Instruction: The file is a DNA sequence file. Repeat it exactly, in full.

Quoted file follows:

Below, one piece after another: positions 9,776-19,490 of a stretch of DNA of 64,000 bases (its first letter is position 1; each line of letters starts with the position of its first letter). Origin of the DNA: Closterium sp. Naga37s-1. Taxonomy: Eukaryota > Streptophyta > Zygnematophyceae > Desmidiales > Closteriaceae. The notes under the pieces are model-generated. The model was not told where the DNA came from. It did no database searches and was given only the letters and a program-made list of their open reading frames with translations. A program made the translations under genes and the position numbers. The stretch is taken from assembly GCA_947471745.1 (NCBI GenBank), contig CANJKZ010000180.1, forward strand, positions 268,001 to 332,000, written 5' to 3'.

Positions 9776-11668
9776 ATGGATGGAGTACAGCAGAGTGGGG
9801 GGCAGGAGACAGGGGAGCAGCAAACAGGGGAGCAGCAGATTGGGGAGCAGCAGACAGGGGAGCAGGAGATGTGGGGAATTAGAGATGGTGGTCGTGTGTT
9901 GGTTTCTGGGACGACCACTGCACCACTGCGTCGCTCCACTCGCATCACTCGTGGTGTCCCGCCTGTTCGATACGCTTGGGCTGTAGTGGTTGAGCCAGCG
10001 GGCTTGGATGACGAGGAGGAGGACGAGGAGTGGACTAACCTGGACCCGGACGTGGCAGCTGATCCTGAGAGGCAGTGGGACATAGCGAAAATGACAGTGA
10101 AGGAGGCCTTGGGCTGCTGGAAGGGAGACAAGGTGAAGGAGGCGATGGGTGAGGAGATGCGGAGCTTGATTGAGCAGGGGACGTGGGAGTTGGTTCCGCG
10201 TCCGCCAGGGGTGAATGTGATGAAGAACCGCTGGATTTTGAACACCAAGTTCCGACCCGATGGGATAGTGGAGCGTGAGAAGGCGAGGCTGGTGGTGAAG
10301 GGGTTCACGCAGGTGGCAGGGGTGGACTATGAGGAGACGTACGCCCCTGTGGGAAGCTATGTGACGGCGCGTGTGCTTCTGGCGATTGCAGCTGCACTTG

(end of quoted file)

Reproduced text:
Below, one piece after another: positions 9,776-19,490 of a stretch of DNA of 64,000 bases (its first letter is position 1; each line of letters starts with the position of its first letter). Origin of the DNA: Closterium sp. Naga37s-1. Taxonomy: Eukaryota > Streptophyta > Zygnematophyceae > Desmidiales > Closteriaceae. The notes under the pieces are model-generated. The model was not told where the DNA came from. It did no database searches and was given only the letters and a program-made list of their open reading frames with translations. A program made the translations under genes and the position numbers. The stretch is taken from assembly GCA_947471745.1 (NCBI GenBank), contig CANJKZ010000180.1, forward strand, positions 268,001 to 332,000, written 5' to 3'.

Positions 9776-11668
9776 ATGGATGGAGTACAGCAGAGTGGGG
9801 GGCAGGAGACAGGGGAGCAGCAAACAGGGGAGCAGCAGATTGGGGAGCAGCAGACAGGGGAGCAGGAGATGTGGGGAATTAGAGATGGTGGTCGTGTGTT
9901 GGTTTCTGGGACGACCACTGCACCACTGCGTCGCTCCACTCGCATCACTCGTGGTGTCCCGCCTGTTCGATACGCTTGGGCTGTAGTGGTTGAGCCAGCG
10001 GGCTTGGATGACGAGGAGGAGGACGAGGAGTGGACTAACCTGGACCCGGACGTGGCAGCTGATCCTGAGAGGCAGTGGGACATAGCGAAAATGACAGTGA
10101 AGGAGGCCTTGGGCTGCTGGAAGGGAGACAAGGTGAAGGAGGCGATGGGTGAGGAGATGCGGAGCTTGATTGAGCAGGGGACGTGGGAGTTGGTTCCGCG
10201 TCCGCCAGGGGTGAATGTGATGAAGAACCGCTGGATTTTGAACACCAAGTTCCGACCCGATGGGATAGTGGAGCGTGAGAAGGCGAGGCTGGTGGTGAAG
10301 GGGTTCACGCAGGTGGCAGGGGTGGACTATGAGGAGACGTACGCCCCTGTGGGAAGCTATGTGACGGCGCGTGTGCTTCTGGCGATTGCAGCTGCACTTG